Local officials say they’re more optimistic that new voter registration software will be ready by March 11. Idaho Secretary of State Lawerence Denney announced the statewide software rollout in 2018. Florida-based company Tenex is making the system on a $4 million contract. Election officials from several local counties had expressed concerns that the software wouldn’t be functional by March 11. But Bannock County Clerk Jason Dixon says a Thursday meeting in Boise between county clerks from around the state and the Secretary of State’s Office was “very encouraging.” Dixon says a software update fixing 35 system issues should be rolled out in the next few days, and training for counties across the state on the new software begins next week. Dixon says that while the Secretary of State’s Office hasn’t met benchmarks in the past, he has “faith and hope” that this time will be different.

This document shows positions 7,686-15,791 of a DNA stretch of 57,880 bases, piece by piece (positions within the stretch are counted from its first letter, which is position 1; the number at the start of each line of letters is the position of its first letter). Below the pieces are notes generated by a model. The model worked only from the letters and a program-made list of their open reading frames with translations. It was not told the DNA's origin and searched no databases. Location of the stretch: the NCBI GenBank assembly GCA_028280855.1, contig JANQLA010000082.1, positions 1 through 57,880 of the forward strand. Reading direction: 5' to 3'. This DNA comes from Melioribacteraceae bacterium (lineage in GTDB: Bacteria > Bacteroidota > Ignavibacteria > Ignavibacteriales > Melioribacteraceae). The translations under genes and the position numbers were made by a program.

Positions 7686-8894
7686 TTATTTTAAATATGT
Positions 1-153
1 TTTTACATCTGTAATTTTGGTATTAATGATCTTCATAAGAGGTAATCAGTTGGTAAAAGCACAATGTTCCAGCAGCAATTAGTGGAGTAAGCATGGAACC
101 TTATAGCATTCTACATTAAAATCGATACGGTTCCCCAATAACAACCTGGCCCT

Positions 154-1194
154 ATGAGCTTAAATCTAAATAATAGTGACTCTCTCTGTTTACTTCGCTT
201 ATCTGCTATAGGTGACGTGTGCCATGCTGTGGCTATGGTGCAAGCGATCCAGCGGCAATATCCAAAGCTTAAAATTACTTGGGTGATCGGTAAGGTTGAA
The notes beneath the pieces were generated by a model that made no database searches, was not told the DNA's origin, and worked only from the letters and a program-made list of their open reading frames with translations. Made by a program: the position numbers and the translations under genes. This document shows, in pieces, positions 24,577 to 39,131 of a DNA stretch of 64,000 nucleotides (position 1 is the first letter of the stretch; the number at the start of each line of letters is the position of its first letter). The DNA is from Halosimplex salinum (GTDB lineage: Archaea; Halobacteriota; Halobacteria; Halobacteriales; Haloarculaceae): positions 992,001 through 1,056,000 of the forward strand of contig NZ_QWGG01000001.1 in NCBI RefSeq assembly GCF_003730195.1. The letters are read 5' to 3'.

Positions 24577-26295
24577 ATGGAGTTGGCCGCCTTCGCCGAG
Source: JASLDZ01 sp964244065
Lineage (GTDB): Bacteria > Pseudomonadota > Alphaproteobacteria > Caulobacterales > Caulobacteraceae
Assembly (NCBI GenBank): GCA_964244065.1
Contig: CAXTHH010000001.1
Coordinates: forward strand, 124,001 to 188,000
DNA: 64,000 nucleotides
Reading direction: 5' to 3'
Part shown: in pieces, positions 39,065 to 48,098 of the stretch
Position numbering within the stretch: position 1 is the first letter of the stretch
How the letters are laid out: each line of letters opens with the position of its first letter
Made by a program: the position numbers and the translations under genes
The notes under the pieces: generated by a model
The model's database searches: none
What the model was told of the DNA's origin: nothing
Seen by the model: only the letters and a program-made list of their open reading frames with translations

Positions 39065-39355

Pennsylvania: Get ready for ePollbooks: Northampton County Council bucks recommendation | Kurt Bresswein/Lehigh Valley Live

Going against the Northampton County Election Commission, county council on Thursday night voted to allocate $311,140 needed to purchase electronic pollbooks in time for the April 28 primary election. The ePollbooks have been a contentious topic, following problems with the county’s new touchscreen paper-ballot voting machines that marred their debut last November. The election commission a week ago voted to recommend council not approve the purchase of another new piece of technology for the polls. Election officials were left with little alternative, according to county Executive Lamont McClure. Pollbooks are needed to ensure people are properly registered to vote at their precinct. But under Act 77, the overhaul of state election law adopted last October, complete pollbooks can’t be printed in time for the election and the paper version would slow the tally of election results — possibly for weeks, officials said. “We have to give this county the tools to have a functioning election,” Councilman William McGee said. “They need the tools, whatever the tools are, to have a functioning election. Bottom line.” Thursday’s meeting occurred against a backdrop of chaos in Iowa with tallying caucus results in the nation’s first contest of the 2020 presidential election.